Who are the DUI Judges in Scottsdale?

The Scottsdale City Court has 4 main judges who handle criminal matters. In our experience, there are significant differences between the judges regarding how they operate their courtrooms.

In general, Judges cannot voluntarily dismiss DUI charges unless presented compelling legal cause. This is rare out of Scottsdale and should not be relied upon.

More important is regarding how Judges rule on pre-trial motions and settle pending issues between the defense and the prosecutor, and how they sentence in the event that there is a conviction.

Ultimately, there are dozens of variables and permutations that may affect your case and how any one particular Judge will rule.

Having handled hundreds of cases in front of these judges, our office knows specifically how they rule on important issues.

In the event that your case ends up in a bad courtroom for a particular issue, there are procedural options we have to move your case into a different forum.

Judge Statia Hendrix, Courtroom #1

Judge Hendrix was appoint to the bench as associate Judge in 2012 and has been assigned to Courtroom 1 since that time.

Over the years, her courtroom has become more and more focused on domestic violence cases, and virtually every domestic violence case we see is assigned to her court.

We have seen less DUIs assigned to her court.

For more information on Judge Hendrix, you can find the city council report on her reappointment here.

Judge Joe Olcavage, Courtroom #2

Judge Olcavage is the Presiding Judge in the city of Scottsdale and operates out of Courtroom 2. He handles all juvenile matters and any out of state telephonic change of pleas.

Judge Olcavage is a former prosecutor, working for the city of Scottsdale for 5 years as an assistant prosecutor before becoming the Assistant City Attorney and eventually the City Prosecutor.

Although Judge Olcavage is generally a reasonable and affable Judge, his sentencing policies for DUI convictions is typically not favorable.

For more information on Judge Olcavage, you can download his city council report here.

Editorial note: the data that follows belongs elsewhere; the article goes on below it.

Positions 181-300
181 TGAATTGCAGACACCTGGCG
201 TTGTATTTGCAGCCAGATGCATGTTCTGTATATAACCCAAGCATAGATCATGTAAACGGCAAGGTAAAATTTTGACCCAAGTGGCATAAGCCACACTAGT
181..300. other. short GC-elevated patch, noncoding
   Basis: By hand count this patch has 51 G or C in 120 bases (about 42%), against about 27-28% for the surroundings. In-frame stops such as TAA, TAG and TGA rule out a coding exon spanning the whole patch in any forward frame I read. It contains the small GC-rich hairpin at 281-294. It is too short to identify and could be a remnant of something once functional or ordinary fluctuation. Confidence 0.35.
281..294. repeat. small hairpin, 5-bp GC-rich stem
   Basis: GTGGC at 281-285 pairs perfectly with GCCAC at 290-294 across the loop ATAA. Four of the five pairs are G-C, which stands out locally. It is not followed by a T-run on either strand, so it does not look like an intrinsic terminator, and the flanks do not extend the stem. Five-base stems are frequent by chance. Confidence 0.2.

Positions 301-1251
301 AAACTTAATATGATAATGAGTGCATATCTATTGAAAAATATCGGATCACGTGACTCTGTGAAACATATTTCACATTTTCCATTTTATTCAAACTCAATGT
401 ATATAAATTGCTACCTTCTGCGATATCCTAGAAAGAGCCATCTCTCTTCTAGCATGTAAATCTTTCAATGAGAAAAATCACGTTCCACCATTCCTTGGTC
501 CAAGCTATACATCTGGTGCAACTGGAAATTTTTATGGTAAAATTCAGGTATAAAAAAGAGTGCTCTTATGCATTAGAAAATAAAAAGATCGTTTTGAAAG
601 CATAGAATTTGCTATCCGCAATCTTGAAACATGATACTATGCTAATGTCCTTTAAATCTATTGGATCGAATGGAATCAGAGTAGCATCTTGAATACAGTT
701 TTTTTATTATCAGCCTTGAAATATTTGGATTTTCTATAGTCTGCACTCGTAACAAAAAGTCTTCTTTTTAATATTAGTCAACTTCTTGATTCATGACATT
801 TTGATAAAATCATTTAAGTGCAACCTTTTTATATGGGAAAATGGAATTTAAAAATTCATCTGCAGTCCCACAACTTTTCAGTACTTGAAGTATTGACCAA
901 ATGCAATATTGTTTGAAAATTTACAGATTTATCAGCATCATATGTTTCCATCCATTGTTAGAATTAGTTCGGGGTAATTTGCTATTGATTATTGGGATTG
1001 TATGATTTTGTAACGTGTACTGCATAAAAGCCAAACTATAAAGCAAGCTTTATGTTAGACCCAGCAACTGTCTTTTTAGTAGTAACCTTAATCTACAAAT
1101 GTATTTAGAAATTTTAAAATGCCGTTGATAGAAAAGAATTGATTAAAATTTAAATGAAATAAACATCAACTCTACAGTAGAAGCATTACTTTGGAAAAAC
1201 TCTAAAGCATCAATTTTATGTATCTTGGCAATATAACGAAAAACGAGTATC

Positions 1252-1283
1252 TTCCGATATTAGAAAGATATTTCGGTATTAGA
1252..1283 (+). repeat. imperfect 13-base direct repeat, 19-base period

Judge Orest Jejna, Courtroom #3

Judge Jejna resides in Courtroom #3 and handles a wide variety of criminal matters.

He has been a Judge in Scottsdale since 2001, and has widely been considered to be the most reasonable Judge in Scottsdale by defense attorneys.

Anecdotally, the defense attorney community has received word that Judge Jejna has received complaints from the Prosecutor’s office for being pro-defense.

In reality, we believe Judge Jejna to be extremely fair and reasonable in DUI cases.

For more information, you can download Judge Jejna’s city council report here.

Judge Jim Blake, Courtroom #4

Judge James “Jim” Blake runs courtroom #4, and also handles virtually all types of criminal cases that come through Scottsdale.

Judge Blake runs a rigid court room, and does not like having conversations that are not appropriate for the given court proceeding. If representing yourself, it is important to understand that most appearances in court are not meant to explain your situation to the judge. The appropriate venue for that is at a trial.

Judge Blake will not entertain what he deems to be irrelevant commentary and will stay focused on addressing the very specific matters before him.

That said, Judge Blake is very knowledgeable and generally rules equitably. We have seen him hold the prosecutors to the same high standards as defense attorneys.

For more, you can download Judge Blake’s City Council Report here.

Who are the most common DUI police officers?

Having represented hundreds of people in DUI cases, we have seen the same officers time and again.